When it comes down to the core of what makes a team “click” and what makes an organization healthy, trust between the members of the team is critically important. Without that, it doesn’t matter how many principles you implement or techniques you use: your team will be dysfunctional.
Trust Your People
We’ve all had negative experiences with trust. We’ve trusted people, and they haven’t come through; we weren’t trusted when we thought we should have been; the list could go on. Because of these things, this heading might make you feel uncomfortable … but that’s not a bad thing. It means you know how important trust is.
However, despite all our potential negative impressions and sour experiences surrounding this topic, as leaders, for the sake of our ministries, we need to lay our self-protection aside and be willing to set the example for our teams.
Trust equals vulnerability. That’s why we draw away from it. But as a leader, your job is to lead—so take the vulnerable position first. Yes it’s difficult, but that’s okay. When your team sees you being vulnerable and giving trust, then they’ll be willing to be vulnerable and trust as well.
Whether that’s letting go of some area of responsibility by assigning it to someone else or sharing your own struggles with the team, your trust in them will inspire them to places of trust in you and in each other that they would never be willing to go to otherwise.
But, you might say, aren’t people supposed to earn my trust? The simple fact is that if you keep track of someone’s good and bad deeds to determine whether or not they’re worthy of your trust, you’ve already defeated the whole foundation of trust in that relationship.
In his book Trustology, Richard Fagerlin emphasizes, “Trust can’t be earned, it can only be given.” As a leader, you can’t wait for your team to “win” your trust, or you’ll never trust them.
So take the risk and trust your team! It may be difficult at first, but if you persevere you won’t regret it.
An important disclaimer: I’m not saying you should just trust anyone blindly, especially in children’s ministry. If you have reasons to suspect that someone is not qualified to fill a role, then it’s your job as a leader to look into that and act accordingly. If you’re in children’s ministry, still get background checks on all your people, follow the best safety practices, etc. As with anything else, use wisdom in how you walk out these principles.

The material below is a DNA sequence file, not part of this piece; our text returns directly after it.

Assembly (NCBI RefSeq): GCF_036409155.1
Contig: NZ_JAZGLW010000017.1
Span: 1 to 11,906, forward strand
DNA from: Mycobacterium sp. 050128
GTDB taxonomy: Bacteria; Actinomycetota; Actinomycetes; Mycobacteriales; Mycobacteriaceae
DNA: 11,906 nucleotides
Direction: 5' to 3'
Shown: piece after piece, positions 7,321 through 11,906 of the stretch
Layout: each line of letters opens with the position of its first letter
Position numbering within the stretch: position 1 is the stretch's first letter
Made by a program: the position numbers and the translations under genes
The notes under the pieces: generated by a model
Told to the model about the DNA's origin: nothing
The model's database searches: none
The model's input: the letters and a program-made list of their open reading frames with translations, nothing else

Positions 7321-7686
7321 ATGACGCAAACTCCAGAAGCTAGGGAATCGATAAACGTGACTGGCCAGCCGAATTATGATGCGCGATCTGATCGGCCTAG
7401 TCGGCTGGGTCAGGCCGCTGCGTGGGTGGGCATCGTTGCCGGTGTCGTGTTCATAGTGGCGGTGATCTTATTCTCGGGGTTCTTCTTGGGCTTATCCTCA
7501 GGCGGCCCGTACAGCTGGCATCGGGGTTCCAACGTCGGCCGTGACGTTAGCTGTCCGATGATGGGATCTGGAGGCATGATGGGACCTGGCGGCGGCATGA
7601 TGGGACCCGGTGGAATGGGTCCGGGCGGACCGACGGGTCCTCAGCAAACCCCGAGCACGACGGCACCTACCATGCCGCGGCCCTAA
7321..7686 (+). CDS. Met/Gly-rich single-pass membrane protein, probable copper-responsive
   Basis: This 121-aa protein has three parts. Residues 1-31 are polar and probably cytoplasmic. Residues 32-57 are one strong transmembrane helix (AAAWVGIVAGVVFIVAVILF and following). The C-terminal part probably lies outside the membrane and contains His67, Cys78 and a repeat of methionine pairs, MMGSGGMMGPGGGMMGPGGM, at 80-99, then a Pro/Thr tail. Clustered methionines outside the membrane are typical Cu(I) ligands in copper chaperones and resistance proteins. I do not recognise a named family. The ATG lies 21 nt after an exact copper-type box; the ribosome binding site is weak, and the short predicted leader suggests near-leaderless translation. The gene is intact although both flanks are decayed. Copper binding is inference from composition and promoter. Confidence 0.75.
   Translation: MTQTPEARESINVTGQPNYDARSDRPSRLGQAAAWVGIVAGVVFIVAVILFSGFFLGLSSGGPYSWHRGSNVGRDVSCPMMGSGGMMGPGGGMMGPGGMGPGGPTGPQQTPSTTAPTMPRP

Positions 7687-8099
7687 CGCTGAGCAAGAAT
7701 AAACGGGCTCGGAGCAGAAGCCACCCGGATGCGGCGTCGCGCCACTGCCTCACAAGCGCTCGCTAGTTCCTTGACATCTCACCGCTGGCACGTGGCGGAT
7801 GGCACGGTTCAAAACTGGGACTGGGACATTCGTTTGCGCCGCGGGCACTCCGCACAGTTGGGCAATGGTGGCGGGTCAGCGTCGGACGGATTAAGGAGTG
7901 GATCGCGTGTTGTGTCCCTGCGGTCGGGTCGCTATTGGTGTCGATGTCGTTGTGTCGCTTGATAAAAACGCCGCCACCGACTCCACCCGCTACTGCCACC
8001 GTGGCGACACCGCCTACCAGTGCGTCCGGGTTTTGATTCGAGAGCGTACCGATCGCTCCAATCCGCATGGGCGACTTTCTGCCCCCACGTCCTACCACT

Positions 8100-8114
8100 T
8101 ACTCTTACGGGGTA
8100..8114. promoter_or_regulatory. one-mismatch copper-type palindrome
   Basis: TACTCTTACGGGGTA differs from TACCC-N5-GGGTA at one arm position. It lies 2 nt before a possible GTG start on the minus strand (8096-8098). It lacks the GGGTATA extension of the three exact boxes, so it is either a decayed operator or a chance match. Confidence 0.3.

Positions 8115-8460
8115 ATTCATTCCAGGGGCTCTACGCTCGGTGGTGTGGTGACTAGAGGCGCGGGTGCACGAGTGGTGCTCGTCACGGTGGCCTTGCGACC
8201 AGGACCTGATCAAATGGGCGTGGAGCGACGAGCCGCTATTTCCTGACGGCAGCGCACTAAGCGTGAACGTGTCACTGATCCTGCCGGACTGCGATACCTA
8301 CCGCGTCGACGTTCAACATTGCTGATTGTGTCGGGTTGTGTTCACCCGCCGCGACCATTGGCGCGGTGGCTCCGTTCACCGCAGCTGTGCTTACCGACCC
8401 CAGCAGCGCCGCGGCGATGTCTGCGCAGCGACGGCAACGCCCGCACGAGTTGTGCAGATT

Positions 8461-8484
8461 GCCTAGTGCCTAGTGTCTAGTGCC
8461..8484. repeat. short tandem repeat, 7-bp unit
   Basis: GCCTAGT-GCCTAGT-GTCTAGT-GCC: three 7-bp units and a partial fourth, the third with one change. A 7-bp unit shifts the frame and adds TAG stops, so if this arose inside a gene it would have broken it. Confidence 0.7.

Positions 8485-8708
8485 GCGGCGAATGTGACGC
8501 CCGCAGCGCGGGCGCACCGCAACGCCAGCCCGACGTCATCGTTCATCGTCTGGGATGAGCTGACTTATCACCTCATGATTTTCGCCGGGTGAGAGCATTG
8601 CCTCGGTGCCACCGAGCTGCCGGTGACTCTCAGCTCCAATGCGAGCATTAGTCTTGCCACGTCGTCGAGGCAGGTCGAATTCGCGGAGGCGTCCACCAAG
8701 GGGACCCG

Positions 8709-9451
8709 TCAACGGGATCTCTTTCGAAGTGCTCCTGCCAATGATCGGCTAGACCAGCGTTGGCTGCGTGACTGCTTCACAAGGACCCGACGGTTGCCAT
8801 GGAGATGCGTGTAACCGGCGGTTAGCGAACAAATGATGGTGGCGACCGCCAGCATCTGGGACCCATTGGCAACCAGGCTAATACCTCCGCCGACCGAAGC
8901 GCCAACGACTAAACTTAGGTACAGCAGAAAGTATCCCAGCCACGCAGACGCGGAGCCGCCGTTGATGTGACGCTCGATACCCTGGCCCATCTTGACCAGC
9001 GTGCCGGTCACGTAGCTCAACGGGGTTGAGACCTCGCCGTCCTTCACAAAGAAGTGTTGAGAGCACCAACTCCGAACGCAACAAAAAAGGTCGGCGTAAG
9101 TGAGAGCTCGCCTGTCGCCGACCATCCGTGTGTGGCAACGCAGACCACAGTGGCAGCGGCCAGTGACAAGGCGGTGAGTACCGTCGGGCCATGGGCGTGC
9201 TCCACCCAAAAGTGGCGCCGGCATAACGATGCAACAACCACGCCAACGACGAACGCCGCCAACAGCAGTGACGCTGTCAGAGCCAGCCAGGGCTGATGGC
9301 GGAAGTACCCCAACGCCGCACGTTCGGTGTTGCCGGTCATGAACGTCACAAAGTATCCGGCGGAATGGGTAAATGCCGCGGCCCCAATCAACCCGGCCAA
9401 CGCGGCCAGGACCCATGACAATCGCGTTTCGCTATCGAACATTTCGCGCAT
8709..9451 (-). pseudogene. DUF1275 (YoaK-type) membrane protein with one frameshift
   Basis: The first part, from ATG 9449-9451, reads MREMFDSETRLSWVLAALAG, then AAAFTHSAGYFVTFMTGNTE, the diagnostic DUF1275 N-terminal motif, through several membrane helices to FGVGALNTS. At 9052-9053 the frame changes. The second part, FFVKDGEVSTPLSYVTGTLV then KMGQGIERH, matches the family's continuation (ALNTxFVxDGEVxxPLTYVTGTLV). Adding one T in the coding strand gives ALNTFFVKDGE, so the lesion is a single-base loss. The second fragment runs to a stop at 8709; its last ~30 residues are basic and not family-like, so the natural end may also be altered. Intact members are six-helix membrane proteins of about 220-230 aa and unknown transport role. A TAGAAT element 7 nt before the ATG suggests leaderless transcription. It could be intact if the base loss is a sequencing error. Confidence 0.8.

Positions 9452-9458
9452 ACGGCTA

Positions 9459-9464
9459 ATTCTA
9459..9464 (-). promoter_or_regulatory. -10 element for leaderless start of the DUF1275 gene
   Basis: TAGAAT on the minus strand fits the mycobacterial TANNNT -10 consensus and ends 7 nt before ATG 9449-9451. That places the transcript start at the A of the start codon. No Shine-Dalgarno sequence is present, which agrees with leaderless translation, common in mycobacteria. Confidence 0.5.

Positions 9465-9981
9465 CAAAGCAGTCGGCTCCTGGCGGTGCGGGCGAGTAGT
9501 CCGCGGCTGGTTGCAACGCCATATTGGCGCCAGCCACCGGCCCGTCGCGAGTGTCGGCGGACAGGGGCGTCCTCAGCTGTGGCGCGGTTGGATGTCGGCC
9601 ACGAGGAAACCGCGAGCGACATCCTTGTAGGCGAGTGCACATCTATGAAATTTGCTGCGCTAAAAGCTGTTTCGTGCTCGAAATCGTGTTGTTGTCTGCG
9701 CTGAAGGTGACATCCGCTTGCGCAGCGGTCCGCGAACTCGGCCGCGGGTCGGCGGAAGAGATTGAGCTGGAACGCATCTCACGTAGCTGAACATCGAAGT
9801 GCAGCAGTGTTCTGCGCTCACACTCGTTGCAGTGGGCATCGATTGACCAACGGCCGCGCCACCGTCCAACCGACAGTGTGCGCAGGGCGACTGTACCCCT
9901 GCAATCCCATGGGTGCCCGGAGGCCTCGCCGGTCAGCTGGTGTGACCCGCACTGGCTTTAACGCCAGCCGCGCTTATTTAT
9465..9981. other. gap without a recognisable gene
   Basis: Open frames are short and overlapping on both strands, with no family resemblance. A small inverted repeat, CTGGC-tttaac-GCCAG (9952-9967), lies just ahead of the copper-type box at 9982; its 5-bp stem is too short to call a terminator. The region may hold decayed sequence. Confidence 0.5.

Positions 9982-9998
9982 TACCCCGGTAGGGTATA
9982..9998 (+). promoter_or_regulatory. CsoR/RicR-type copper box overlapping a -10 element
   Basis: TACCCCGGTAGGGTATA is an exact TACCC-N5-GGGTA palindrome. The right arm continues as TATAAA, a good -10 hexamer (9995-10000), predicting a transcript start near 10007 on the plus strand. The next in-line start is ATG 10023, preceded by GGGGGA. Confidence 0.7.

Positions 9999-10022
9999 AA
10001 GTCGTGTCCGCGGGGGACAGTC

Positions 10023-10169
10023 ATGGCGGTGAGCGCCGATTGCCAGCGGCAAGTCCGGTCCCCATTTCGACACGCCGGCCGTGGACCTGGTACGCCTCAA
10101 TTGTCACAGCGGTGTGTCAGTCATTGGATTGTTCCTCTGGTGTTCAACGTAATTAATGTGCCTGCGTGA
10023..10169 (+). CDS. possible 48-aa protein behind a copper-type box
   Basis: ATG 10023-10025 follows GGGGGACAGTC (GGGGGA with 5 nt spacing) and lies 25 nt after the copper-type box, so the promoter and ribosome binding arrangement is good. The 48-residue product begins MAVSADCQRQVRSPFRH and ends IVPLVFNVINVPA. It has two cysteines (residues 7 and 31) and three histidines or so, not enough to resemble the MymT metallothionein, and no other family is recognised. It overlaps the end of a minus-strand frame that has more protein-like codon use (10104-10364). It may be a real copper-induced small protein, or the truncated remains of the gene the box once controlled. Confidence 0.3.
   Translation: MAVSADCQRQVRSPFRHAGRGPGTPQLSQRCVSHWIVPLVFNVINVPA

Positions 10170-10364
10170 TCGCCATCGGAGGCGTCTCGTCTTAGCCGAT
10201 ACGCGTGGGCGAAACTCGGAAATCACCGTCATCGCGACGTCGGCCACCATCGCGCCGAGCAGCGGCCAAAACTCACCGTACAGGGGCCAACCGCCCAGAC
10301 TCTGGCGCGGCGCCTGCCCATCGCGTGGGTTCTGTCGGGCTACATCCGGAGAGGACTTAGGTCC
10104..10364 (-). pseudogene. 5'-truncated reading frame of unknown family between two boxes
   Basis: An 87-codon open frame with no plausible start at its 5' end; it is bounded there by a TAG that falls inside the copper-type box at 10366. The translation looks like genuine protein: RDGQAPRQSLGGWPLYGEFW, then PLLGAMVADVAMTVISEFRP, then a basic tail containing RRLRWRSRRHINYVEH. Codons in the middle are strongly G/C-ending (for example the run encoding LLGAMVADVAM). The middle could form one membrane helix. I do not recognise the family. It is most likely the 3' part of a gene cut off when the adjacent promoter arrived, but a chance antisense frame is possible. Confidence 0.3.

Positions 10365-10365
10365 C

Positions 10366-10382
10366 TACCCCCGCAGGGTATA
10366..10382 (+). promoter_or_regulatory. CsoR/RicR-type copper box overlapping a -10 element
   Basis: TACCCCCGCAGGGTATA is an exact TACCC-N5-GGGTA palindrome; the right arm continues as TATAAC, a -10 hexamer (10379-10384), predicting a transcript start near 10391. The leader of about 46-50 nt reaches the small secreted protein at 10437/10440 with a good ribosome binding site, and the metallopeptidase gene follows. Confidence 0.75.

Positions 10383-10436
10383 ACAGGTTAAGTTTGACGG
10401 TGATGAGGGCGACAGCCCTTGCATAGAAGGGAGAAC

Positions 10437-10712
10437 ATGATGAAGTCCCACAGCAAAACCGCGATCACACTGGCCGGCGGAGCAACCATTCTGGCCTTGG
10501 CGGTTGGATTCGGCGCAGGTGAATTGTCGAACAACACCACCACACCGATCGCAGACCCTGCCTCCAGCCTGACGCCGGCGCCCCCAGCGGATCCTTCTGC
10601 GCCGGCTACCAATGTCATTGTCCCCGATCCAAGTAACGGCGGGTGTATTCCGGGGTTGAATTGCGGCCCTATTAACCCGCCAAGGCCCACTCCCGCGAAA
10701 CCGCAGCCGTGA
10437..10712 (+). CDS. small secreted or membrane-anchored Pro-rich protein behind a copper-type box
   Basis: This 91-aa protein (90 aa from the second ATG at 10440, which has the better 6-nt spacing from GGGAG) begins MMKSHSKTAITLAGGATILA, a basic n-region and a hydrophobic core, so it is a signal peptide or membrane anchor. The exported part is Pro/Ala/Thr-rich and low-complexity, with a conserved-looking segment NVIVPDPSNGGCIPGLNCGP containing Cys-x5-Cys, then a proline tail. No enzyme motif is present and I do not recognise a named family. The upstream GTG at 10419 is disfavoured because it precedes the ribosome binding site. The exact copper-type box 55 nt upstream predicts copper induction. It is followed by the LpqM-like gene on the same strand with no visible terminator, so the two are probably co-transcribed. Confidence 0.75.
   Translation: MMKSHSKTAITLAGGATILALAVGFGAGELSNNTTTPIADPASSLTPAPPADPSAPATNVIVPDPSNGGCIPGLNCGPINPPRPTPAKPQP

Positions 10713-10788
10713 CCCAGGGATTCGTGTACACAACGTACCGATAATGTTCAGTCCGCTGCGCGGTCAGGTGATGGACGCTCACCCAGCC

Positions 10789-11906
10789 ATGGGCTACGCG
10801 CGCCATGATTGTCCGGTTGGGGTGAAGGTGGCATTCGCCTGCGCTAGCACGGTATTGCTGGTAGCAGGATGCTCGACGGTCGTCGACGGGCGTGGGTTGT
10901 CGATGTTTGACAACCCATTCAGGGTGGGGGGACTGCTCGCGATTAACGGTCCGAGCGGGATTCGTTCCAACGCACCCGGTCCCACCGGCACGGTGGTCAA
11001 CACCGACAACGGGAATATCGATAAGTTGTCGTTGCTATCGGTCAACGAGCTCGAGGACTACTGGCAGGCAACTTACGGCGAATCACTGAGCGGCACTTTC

That’s odd, you say. Didn’t he just tell me that trust isn’t earned? Yes I did. However, as a leader, you need to both take the vulnerable place of trusting your people and do as much as possible to make it easy for them to trust you. So how do you cultivate trust on your team?
Almost all of it comes down to living out the principles we’ve discussed in this series: clarity in vision; clear and excellent communication; transparency; serving, caring for, and building up your people. These are all activities that will build their trust and confidence in you as a leader. The key to these, though, is to be unshakably consistent and scrupulously honest in carrying out your roles as a leader.
If you create structure, rules, or roles, you must follow them. If you implement these principles for a while and then let them slide, people will see that your priorities lie elsewhere, and their trust in you will corrode. Consistency is critical.
Here is a quick review of a few high-level principles from this series that particularly impact trust:
1. Communicate Clearly. Always communicate clearly, and always explain the why behind what you’re doing or saying. Base your decisions and how you communicate on your vision; everything must come back to this. When you communicate clearly and effectively and people feel included and not left in the dark, trust will grow.